Tobacco point-of-sale advertising, particularly in retailers surrounding schools, is associated with youth tobacco use and must be monitored. This study examines how the point-of-sale environment surrounding youth changed over time with regard to diverse tobacco products.
Each spring from 2015 to 2018, research staff visited the same tobacco retailers (n = 141) within a half-mile of New Jersey high schools. For cigarettes, cigars, electronic cigarettes, and smokeless tobacco, advertisement presence, volume, and share of advertising voice (SAV) were measured for both the exterior and interior of the store. Analyses examined changes over time by product, controlling for store type and poverty.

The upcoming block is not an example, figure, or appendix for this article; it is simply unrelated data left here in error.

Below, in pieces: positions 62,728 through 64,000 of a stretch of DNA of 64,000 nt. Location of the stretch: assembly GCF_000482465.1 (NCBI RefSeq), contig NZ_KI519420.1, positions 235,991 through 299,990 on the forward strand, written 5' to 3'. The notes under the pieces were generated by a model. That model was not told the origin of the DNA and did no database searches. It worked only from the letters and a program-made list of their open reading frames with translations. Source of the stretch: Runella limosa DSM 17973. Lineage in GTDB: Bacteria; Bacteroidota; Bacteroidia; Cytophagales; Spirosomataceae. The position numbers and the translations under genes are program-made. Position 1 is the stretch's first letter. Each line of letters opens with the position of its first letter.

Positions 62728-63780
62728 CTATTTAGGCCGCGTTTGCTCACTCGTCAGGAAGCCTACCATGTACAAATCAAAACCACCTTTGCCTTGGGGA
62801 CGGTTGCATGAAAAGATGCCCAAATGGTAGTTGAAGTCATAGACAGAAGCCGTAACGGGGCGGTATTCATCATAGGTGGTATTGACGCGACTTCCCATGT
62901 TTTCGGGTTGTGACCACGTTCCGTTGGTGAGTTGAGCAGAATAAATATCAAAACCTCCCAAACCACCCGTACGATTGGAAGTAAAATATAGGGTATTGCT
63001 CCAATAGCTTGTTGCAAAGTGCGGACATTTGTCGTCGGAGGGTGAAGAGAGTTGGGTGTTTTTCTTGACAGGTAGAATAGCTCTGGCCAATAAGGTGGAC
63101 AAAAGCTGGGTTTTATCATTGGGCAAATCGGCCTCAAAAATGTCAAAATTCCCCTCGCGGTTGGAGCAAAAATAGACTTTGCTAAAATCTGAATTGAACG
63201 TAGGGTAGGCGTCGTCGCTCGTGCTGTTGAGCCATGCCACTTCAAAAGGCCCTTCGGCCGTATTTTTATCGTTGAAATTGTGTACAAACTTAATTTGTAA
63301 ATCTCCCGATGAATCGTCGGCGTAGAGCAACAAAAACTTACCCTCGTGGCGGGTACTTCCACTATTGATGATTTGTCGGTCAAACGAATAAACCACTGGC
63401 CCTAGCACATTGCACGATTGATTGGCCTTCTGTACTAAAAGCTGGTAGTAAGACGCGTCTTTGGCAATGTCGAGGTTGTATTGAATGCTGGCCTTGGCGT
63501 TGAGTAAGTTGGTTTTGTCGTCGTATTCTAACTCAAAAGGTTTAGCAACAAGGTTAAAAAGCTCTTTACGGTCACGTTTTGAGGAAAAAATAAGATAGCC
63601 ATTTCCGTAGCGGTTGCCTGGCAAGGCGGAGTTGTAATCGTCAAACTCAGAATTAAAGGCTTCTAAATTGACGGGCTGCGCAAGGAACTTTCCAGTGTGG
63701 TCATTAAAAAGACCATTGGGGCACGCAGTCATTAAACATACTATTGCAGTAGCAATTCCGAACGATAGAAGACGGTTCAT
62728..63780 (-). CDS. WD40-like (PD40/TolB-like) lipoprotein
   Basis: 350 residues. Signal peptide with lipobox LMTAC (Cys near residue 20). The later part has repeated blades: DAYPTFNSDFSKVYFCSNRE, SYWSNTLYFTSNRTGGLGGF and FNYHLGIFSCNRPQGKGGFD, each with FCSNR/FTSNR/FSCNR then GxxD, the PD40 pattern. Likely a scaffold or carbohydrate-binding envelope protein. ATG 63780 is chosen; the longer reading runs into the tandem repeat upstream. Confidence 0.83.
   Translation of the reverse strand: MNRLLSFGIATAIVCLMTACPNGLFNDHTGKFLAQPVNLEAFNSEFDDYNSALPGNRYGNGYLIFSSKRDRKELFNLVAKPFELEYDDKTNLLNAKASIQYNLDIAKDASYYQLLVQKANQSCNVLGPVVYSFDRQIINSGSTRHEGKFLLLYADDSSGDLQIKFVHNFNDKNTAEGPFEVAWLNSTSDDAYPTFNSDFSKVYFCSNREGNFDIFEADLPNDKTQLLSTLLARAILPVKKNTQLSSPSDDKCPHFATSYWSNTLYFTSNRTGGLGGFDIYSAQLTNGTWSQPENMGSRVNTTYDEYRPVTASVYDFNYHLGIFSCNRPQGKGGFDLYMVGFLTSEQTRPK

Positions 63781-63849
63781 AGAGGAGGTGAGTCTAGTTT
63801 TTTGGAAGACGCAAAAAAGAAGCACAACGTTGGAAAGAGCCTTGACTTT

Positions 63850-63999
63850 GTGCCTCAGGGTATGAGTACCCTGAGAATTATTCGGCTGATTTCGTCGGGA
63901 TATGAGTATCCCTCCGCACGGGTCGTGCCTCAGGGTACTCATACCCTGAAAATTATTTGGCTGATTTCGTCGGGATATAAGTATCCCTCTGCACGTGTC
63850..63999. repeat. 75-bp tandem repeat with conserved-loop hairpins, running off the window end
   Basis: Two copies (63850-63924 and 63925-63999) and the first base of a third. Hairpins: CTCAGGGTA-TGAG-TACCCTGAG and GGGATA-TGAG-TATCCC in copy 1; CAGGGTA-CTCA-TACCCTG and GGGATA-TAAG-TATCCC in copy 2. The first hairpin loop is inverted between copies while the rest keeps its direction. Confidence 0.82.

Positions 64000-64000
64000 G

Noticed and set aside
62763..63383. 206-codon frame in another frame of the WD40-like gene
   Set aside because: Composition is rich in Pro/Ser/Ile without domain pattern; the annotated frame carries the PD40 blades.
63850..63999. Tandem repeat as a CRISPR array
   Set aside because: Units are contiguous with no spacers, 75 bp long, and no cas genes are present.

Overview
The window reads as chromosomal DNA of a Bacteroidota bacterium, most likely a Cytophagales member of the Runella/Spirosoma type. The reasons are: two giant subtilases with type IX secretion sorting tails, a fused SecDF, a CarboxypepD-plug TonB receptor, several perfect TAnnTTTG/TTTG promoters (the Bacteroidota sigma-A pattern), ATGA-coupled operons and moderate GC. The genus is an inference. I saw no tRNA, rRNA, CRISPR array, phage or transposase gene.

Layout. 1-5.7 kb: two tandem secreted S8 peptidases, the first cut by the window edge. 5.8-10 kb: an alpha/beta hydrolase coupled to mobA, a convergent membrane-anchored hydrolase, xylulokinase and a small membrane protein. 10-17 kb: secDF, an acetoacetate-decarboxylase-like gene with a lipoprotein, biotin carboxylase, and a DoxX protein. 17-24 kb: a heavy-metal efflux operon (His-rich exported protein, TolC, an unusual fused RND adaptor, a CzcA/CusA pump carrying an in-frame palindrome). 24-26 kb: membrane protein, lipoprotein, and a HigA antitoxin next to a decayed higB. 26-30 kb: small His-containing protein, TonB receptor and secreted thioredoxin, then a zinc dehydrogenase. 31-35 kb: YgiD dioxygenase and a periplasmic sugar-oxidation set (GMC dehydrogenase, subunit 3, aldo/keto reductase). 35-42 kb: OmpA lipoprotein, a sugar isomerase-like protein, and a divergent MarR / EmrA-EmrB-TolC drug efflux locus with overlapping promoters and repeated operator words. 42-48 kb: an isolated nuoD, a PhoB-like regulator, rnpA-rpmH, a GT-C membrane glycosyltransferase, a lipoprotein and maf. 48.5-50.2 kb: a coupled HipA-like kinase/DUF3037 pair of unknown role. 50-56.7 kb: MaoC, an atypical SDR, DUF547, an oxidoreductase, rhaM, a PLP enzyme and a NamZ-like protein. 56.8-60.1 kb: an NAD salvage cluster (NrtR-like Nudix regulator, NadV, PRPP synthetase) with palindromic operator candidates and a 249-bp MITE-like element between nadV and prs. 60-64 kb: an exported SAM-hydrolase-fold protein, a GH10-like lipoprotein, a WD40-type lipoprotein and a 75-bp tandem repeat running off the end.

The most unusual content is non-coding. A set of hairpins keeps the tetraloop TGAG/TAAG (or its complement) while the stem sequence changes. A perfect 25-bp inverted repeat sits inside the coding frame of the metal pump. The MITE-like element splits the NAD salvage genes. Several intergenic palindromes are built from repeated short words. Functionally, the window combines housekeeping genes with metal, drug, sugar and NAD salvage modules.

Over time, exterior cigarette advertisements declined in presence (61% to 49%) and SAV (50% to 40%), whereas interior advertisements maintained stable presence, volume, and SAV. In contrast, cigar advertisements increased in presence (exterior 11% to 23%; interior 19% to 30%) and volume (exterior mean 0.2 to 0.5; interior 0.3 to 0.8). For electronic cigarettes, exterior and interior advertising presence, volume, and SAV decreased from 2015 to 2017 but increased in 2018. Smokeless tobacco advertising was infrequent and stayed consistent except in volume in the interior of stores (mean 0.2 to 0.3). When there were any differences by store type, chain convenience stores had the most exterior and interior advertising for all products.
The longitudinal changes observed for each product’s advertising reflect national youth use rates of the corresponding products. The point-of-sale environment around schools may be influencing youth tobacco use and must be monitored and regulated.